Earlier this week I packed my bags to join 80 high school girls, camp staff and other Peace Corps volunteers at Camp GLOW (an acronym for Girls Leading Our World) as a guest instructor. I was only staying for one night – just enough time to lead classes on interpersonal violence and how to make American pancakes. The diversity of class topics reflects the nature of the camp – while there is a focus on friendship and fun, it is also about creating a safe environment for girls to discuss topics that are typically taboo – the things that they can’t or don’t want to talk to friends and family about.
The night that I arrived at camp, I was invited by a camp counselor (and fellow PCV) to join one of the groups of girls to participate in an activity called identity circles. The activity began with each girl writing five words to describe herself, and then sharing these words and the reason that they were selected with the group. It was evident that the group had established trust with one another as they were very open about their lives -stories of grief, hope, loneliness, strength, confidence, uncertainty, and loss all emerged through five words. When I went to bed that night (or at least tried to sleep while wedding music blared into the wee hours from the restaurant next door), I was a little overwhelmed and apprehensive about the class that I was to teach on interpersonal violence the next day – did I have the right material? Was I really the right person to be facilitating this class? I have experience with interpersonal violence within my extended family, but what could I offer to these girls? I just told myself to take a deep breath and to focus on the campers. This was about providing them with important information and creating a safe, confidential space for them to discuss the topic openly and without judgement.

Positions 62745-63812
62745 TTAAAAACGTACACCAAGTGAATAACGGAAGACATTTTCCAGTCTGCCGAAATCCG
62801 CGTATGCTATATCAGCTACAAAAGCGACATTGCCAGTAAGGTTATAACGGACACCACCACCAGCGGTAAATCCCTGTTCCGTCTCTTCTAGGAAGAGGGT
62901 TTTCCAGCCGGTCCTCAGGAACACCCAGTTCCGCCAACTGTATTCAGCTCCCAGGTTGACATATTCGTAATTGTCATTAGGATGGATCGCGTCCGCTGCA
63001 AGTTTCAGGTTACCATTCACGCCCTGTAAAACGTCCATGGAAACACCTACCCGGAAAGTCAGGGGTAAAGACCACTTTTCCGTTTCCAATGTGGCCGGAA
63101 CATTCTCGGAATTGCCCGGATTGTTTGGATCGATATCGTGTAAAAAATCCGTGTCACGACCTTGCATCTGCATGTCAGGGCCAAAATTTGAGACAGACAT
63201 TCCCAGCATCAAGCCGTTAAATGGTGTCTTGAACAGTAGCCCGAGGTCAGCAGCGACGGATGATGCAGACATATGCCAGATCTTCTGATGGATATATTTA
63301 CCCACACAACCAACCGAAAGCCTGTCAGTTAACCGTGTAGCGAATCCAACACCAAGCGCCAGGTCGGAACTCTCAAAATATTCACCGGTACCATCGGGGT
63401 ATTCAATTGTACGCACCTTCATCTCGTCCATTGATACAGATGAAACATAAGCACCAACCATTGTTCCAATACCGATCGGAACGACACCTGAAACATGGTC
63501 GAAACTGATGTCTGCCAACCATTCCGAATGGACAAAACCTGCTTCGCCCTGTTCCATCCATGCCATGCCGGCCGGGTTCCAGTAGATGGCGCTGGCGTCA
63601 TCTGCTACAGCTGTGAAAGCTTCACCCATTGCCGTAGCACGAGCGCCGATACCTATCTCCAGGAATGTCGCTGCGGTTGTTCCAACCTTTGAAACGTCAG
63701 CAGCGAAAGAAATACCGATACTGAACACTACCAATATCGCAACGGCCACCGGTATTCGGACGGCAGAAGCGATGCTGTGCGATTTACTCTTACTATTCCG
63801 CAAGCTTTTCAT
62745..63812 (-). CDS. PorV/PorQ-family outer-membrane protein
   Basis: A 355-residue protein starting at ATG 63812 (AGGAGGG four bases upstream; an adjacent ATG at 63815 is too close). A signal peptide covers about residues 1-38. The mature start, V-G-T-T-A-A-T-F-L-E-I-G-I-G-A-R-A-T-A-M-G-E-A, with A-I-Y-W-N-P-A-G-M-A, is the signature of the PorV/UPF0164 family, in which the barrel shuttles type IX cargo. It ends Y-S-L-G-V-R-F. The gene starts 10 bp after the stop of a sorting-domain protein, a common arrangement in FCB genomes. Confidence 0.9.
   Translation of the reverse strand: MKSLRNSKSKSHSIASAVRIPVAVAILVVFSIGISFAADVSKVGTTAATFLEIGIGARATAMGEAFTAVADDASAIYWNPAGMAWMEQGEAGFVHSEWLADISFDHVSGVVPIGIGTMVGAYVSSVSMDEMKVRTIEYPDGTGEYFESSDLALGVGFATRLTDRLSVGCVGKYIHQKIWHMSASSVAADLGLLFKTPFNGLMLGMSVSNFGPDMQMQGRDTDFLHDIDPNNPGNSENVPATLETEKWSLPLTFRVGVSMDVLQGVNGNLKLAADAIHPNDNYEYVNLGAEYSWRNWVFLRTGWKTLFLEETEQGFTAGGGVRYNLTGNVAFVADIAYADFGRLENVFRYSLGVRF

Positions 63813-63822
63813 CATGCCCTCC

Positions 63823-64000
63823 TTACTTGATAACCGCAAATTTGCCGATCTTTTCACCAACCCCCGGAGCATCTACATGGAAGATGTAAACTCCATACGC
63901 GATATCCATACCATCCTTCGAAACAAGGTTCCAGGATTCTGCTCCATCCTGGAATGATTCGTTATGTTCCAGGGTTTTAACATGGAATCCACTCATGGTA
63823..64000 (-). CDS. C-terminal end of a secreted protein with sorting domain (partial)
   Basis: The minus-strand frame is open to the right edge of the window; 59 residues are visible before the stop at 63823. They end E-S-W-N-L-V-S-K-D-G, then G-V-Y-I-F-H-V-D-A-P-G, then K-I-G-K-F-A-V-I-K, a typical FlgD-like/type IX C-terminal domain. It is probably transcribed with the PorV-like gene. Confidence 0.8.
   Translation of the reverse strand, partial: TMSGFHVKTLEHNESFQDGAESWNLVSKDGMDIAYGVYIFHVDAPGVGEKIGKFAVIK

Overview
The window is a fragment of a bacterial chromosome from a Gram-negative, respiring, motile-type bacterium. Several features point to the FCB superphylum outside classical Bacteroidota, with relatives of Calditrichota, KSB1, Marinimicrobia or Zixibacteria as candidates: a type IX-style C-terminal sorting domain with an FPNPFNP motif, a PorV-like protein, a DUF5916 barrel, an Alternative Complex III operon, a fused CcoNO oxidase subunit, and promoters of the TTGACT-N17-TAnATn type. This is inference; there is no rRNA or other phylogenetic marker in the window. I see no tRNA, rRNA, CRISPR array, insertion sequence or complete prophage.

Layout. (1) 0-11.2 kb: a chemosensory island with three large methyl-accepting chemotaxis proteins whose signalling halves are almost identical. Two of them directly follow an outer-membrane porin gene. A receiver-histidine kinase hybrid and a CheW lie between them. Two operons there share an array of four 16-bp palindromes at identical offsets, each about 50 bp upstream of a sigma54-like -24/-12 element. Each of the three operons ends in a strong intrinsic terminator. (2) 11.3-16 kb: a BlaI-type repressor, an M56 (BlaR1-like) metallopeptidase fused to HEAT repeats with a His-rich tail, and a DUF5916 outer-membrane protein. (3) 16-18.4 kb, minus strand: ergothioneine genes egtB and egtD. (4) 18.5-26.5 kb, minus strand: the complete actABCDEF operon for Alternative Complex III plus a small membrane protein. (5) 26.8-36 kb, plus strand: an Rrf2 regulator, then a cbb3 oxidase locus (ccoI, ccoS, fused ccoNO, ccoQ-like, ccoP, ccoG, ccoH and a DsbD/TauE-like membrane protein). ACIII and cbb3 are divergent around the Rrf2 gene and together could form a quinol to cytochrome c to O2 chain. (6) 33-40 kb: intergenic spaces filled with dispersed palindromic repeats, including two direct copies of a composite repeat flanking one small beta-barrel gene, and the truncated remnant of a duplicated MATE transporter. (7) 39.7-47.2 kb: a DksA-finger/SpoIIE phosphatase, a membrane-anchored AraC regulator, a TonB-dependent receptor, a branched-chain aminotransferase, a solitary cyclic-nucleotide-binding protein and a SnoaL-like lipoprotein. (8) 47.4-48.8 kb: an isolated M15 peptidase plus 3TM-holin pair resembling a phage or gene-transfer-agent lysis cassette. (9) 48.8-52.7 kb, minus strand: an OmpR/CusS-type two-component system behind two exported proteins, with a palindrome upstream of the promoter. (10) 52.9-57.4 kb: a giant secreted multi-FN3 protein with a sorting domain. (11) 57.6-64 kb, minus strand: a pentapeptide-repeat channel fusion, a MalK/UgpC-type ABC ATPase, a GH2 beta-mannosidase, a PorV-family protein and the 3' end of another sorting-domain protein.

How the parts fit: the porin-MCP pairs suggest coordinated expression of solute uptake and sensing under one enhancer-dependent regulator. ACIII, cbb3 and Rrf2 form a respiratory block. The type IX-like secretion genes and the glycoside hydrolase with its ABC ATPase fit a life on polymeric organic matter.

The format of GLOW is that required classes, like the one that I was teaching, are taught to four different groups of girls. The first class began at 9 am and the last class ended at 1 pm. I was lucky to have a great co-facilitator, a former camper turned camp counselor, as well as another counselor who bravely volunteered to share her personal experiences with the class. The classes flew by, and each class was different – the dynamic varied on the group, with most of the class being dedicated to discussion. The topic is emotionally charged, and I was impressed by the ways that the campers would open up and empathize with one another. I think that the opportunities available to these girls to candidly discuss issues like interpersonal violence and other class topics, including sex education, stereotypes, etc., are too few. GLOW provides a forum for these “taboo” discussions to occur and for girls to establish really strong friendships and support networks. I am grateful that I had the opportunity to play a small part in the camp and to meet so many future young leaders from across Macedonia. It is my hope that these girls will in turn carry what they learned and experienced at GLOW to their communities, and to help to support other young women as they grow into confident and healthy adults.